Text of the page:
• Diversifying extensively in both equities and bonds.
  • Maintain global exposure to avoid shocks that affect any one economy.
  • Utilizing alternative bond strategies that reduce interest rate sensitivity until such a time that we are better compensated for that risk.
  • Using assets with low correlations to stocks and bonds like real estate to diversify sources of return.
  • Lengthen their time horizons in order to deal with potential higher volatility. Investors with immediate cash needs from portfolios should plan accordingly and keep liquid assets available.

Lastly, here's one for the record keepers. The NASDAQ reached 5,000 for the first time since the tech bubble on 3/2/15. A NASDAQ-only investor would have only broken even after 15 years, a very long time, which we think illustrates how important it is not to focus on any one index.

Planning Topics

April 15 and tax filing is now out of the way. We have been working with clients' accountants extensively through the months of March and April. We enjoy this collaboration, and we feel that it has a significant benefit to our clients.

Many investors found themselves in the position of paying taxes on their investments for the first time in several years, the result of rebalancing portfolios to control risk and other taxable events. Going forward, we expect this to be typical. This far into the six-year bull market, most investors' carried-forward tax losses have been used up. Our customized approach to managing client assets is designed to help mitigate the impact of portfolio taxes. This becomes more and more important the further into the bull market we get. It is complex but we believe this customized approach adds significant value to our clients. For more information, please refer to our 2015 First Quarter newsletter or contact us.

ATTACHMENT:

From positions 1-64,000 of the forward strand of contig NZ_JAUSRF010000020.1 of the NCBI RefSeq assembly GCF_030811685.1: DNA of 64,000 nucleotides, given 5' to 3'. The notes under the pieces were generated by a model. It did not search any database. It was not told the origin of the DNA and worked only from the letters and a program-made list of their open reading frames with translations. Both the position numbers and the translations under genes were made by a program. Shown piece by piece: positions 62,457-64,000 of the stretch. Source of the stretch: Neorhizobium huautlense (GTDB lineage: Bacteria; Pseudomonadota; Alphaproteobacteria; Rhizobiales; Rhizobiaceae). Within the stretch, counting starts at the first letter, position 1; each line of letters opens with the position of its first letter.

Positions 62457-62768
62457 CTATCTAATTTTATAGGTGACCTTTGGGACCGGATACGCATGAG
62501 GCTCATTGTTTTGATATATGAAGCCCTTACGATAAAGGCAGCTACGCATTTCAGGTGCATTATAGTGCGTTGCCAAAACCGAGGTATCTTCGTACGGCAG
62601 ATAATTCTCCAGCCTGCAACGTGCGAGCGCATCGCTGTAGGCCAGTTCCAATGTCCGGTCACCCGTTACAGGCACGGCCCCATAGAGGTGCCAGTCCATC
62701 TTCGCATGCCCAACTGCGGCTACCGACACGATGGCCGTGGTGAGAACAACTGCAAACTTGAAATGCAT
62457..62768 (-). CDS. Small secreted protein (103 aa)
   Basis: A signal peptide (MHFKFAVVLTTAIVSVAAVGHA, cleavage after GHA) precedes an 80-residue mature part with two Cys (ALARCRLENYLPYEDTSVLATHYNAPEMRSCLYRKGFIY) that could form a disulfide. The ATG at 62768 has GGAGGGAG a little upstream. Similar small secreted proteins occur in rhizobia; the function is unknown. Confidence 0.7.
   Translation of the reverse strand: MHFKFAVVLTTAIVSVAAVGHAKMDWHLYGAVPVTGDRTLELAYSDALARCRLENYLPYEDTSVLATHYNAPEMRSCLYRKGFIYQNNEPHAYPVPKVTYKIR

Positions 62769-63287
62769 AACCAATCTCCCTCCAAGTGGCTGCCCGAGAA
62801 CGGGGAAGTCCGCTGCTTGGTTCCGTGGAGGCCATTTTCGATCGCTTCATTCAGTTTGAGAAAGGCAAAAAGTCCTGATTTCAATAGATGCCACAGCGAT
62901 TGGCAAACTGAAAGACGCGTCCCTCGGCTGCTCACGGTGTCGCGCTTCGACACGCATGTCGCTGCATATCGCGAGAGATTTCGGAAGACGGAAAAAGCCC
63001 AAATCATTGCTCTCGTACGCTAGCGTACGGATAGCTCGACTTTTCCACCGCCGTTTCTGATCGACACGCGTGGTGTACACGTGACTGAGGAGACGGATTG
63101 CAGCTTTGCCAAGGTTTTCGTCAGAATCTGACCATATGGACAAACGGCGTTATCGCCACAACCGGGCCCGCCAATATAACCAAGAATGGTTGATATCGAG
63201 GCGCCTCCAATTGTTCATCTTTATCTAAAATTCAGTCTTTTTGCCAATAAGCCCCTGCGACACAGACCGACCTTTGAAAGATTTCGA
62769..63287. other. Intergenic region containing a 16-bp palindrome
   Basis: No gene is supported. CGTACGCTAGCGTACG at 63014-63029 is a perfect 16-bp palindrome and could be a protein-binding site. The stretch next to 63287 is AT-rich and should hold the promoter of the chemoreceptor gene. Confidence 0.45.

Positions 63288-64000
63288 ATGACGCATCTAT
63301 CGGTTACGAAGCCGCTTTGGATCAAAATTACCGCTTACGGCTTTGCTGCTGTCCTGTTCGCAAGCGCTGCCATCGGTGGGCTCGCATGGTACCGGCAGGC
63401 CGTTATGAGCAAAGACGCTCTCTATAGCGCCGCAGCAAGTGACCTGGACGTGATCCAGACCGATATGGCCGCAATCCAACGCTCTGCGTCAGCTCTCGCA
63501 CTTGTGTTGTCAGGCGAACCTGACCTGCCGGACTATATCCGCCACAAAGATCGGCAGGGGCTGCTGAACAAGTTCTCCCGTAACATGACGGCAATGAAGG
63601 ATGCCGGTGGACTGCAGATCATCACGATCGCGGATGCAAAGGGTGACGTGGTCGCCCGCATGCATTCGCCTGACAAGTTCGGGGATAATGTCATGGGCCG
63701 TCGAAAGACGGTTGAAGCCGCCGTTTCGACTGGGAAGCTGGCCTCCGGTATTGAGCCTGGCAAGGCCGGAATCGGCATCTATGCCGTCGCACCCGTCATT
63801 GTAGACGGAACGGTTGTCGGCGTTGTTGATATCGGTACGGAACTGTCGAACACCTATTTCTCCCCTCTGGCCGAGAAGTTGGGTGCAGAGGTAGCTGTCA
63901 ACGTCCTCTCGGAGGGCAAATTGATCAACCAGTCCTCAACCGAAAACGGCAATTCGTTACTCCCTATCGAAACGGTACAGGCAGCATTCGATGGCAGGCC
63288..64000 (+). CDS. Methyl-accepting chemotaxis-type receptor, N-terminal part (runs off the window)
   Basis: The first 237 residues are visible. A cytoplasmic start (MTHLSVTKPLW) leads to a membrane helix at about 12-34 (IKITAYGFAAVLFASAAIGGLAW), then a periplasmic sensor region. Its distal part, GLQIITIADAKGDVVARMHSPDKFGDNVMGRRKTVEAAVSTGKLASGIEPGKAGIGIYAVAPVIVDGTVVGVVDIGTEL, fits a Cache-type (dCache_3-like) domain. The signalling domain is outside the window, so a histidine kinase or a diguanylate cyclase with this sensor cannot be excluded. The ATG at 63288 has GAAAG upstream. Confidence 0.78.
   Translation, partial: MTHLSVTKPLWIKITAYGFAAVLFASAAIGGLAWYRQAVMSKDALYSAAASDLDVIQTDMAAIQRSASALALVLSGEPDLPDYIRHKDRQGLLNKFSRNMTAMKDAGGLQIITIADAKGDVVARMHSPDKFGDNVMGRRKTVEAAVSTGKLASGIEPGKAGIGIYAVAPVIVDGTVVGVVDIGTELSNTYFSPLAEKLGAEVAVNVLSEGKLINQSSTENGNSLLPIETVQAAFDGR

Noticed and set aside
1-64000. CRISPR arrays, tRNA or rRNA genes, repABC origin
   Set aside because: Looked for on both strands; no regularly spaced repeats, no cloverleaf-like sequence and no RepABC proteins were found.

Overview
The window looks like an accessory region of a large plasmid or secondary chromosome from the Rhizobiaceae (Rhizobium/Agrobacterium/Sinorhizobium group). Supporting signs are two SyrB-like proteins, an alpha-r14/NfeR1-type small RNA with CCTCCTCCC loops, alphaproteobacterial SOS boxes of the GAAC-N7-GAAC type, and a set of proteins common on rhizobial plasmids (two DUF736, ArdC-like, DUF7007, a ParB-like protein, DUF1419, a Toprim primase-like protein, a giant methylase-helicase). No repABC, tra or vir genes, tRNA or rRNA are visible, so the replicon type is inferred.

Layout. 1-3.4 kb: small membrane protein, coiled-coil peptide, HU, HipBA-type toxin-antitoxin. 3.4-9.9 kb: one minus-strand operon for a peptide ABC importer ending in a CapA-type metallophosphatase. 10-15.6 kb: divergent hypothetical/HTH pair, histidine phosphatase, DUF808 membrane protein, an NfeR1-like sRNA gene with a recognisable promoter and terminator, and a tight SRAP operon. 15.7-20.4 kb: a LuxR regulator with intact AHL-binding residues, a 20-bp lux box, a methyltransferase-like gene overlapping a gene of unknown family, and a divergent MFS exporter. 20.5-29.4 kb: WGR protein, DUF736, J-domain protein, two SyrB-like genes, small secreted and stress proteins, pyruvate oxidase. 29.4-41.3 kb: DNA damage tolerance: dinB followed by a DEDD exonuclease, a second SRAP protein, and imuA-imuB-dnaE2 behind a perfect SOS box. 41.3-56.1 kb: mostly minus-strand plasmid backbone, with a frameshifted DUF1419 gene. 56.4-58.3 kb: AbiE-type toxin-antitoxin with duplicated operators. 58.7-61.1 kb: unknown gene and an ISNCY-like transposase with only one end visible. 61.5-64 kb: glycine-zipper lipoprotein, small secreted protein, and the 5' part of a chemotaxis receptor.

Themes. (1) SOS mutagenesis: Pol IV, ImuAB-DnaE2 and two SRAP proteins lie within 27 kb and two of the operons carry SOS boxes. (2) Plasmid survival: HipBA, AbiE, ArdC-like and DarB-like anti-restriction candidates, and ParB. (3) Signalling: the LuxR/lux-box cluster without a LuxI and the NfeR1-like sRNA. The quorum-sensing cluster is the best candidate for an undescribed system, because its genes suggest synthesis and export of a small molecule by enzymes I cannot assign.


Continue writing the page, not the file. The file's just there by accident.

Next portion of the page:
For our Yale clients, we were pleased to note that the University's transition to having TIAA-CREF as the sole record keeper for the school's 403b plan in April went very smoothly.

We hope that you and your loved ones enjoy this beautiful spring weather, and we look forward to serving your needs in the months ahead.

With warm regards,

Robert P. Kreitler, CFP®
Registered Principal
Charles F. Kreitler, CFP®
Financial Advisor

This material is being provided for information purposes only and is not a complete description, nor is it a recommendation. Any opinions are those of Charles and Robert Kreitler, CFP and not necessarily those of Raymond James. The information has been obtained from sources considered to be reliable, but Raymond James does not guarantee that the foregoing material is accurate or complete. Diversification and asset allocation do not ensure a profit or protect against a loss. Investing involves risk and investors may incur a profit or loss regardless of strategy selected. Inclusion of any index is for illustrative purposes only. Individuals cannot invest directly in any index and index performance does not include transaction costs or other fees, which will affect actual investment performance. Past performance does not guarantee future results. There is an inverse relationship between interest rate movements and bond prices. Generally, when interest rates rise, bond prices fall and when interest rates fall, bond prices generally rise. RJFS does not provide tax advice. You should discuss any tax matters with the appropriate professional. International investing involves special risks, including currency fluctuations, differing financial accounting standards, and possible political and economic volatility. Prior to making an investment decision, please consult with your financial advisor about your individual situation.